It’s easy to forget about cleaning cooker filters because they’re not always in sight, but that doesn’t mean that there’s no pile of bacteria and grime growing on top of the surface. In this article, we’re sharing a helpful method on how to clean a cooker hood filter easily and effectively.
How bored do you need to be to clean the cooker hood filter? Mine is sparkly having removed a huge oil slick.
— Keiþ (@IChewPorridge) April 11, 2020
Cleaning a Cooker Hood Filter
You don’t want your kitchen to be filled with grease, stubborn dirt and more. As part of your serious maintenance, you should clean the hob, cooker cover, worktops, cooker hood and extractor fan filter. For the best results for extractor fan cleaning, follow our guide.
What You’ll Need
- Hot water
- Baking soda
- Washing up liquid
Instructions in Cleaning a Hood Filter
- Carefully remove the filter from the hood following the instructions in your manual.
- Add hot water, washing up liquid and bicarbonate of soda to the sink or a bucket.
- Submerge the filters deep into the solution, so the entire filter is covered. Leave alone for around 10 minutes for the filters to soak in the liquid.
- After this time period, remove the filters from the water and gently scrub the surface with a brush. All the while, you should be ensuring that you’re gentle with the brushing action so you won’t damage the filters. During this step, rinse it occasionally to clear off any stubborn grease.
- Repeat the steps on the other side of the filter.
- Rinse thoroughly with clean water and allow the filter to dry naturally.
- Only once completely dry, reinsert the filter into the extractor hood.
Despite today being a day of rest 🏴 I have just completed a task so onerous I feel I should be showered in glorious adulation. Yes kids, I've changed the cooker hood filter and cleaned the unit.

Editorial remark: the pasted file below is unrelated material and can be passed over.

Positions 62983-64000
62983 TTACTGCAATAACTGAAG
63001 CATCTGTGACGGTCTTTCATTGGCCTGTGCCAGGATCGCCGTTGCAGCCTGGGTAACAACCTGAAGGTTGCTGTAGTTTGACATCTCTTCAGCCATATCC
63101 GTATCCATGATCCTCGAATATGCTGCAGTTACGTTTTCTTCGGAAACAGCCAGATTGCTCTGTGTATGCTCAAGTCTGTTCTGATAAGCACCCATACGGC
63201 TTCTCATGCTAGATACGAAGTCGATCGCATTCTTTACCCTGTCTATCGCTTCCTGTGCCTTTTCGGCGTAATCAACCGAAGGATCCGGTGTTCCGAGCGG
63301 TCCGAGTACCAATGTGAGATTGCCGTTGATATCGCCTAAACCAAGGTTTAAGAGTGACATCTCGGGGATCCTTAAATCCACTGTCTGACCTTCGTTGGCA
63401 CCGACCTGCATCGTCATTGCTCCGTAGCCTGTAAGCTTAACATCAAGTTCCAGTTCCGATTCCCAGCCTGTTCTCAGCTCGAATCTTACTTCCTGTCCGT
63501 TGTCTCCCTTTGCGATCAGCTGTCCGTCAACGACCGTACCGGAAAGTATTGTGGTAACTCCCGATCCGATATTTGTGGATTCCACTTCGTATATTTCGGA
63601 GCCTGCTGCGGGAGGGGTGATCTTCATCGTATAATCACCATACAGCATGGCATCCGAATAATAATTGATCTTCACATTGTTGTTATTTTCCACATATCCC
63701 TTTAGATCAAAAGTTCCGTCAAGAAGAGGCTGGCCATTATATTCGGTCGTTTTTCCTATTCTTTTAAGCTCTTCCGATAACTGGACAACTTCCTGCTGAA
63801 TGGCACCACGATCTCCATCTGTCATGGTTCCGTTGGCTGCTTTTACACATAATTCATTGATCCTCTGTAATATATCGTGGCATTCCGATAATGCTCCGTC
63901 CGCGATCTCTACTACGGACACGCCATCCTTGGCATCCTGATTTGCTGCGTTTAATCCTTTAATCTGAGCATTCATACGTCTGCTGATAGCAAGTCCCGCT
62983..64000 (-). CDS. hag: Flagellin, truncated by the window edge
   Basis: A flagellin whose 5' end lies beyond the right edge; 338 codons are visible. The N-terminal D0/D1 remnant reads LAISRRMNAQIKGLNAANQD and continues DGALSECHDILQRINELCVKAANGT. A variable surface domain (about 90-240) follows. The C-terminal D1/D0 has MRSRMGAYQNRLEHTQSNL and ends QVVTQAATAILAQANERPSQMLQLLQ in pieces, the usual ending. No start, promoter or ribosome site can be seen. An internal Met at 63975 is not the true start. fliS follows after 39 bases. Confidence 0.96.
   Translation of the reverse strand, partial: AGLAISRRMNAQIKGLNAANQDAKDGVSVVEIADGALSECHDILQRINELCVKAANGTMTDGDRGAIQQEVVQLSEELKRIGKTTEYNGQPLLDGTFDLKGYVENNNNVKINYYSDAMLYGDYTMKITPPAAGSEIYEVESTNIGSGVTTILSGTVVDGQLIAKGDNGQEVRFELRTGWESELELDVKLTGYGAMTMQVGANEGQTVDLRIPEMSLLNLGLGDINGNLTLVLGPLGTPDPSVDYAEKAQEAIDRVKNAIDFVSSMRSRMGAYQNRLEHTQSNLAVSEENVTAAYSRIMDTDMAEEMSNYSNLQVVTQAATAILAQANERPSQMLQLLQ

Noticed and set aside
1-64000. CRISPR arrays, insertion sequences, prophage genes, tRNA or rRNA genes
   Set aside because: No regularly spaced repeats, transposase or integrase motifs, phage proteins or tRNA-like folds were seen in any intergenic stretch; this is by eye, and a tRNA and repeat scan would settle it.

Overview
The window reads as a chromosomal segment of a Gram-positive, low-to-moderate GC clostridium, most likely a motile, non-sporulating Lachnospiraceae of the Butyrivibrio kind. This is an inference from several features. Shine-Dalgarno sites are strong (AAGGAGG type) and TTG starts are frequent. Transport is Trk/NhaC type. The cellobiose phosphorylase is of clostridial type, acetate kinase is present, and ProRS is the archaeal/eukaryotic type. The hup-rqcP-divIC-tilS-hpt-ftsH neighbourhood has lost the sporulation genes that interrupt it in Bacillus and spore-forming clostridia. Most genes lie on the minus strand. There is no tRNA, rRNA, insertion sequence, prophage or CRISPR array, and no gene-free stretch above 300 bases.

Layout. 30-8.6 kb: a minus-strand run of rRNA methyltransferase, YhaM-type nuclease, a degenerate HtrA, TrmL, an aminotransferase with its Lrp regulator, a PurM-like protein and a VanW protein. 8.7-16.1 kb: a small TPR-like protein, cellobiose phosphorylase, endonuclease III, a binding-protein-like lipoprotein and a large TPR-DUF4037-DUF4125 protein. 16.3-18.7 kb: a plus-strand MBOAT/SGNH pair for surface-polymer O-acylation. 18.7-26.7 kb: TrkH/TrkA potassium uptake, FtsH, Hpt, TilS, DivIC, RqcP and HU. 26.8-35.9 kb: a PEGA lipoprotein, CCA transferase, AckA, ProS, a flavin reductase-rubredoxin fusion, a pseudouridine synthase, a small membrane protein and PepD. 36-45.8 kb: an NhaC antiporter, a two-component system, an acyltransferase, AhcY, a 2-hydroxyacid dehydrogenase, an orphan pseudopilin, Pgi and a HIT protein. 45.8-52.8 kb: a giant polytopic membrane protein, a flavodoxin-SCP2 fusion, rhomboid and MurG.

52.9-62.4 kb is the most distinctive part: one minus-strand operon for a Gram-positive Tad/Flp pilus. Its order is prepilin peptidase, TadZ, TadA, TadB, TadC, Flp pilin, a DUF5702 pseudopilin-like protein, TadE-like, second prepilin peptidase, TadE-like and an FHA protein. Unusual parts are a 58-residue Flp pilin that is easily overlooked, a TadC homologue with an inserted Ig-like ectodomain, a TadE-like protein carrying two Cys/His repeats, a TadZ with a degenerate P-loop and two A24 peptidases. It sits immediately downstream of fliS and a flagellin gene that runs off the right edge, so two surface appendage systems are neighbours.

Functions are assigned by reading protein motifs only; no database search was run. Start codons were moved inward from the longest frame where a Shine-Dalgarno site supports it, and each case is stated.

— Amanda 🏴 (@Flintaxe) March 1, 2019
Different Types of Cleaning Solutions
Although the above solution mentions using a mixture of baking soda and washing up liquid, you can replace this solution with other mixtures, which we’ll mention below.
Soapy Water and Ammonia
Pour dish soap and water into the sink, and add some ammonia. Mix the solution and place the filter in, then repeat the steps above.
Vinegar and Baking Soda
As an alternative to using baking soda (bicarbonate of soda) and dish soap, you can add vinegar to the mixture. Fill a pot or the sink with boiling water, and add three tablespoons of vinegar and two teaspoons of baking soda. Place the filter in and repeat the steps.
How to clean a cooker hood
Soak the filter and the removable parts in hot, soapy water with a cup of vinegar.
Use a clean, soft sponge or cloth and Cif to clean the cooker hood surface.
Wipe off any product left with a clean cloth to avoid smearing or staining on the hood. pic.twitter.com/lSFw5He5b8
— Beck and Call (@BeckandCallCl) December 30, 2020
Since filters can calculate a large amount of grease, it makes sense to use a degreaser. Fill up the sink with hot, not boiling, water and spray (or pour, if you have a liquid solution) into the water. You’ll typically need around 20 sprays of the degreaser if you have a lot of stubborn grease on the filters. You may need to leave the grease filters in the solution for up to 30 minutes instead of the standard 10 minutes.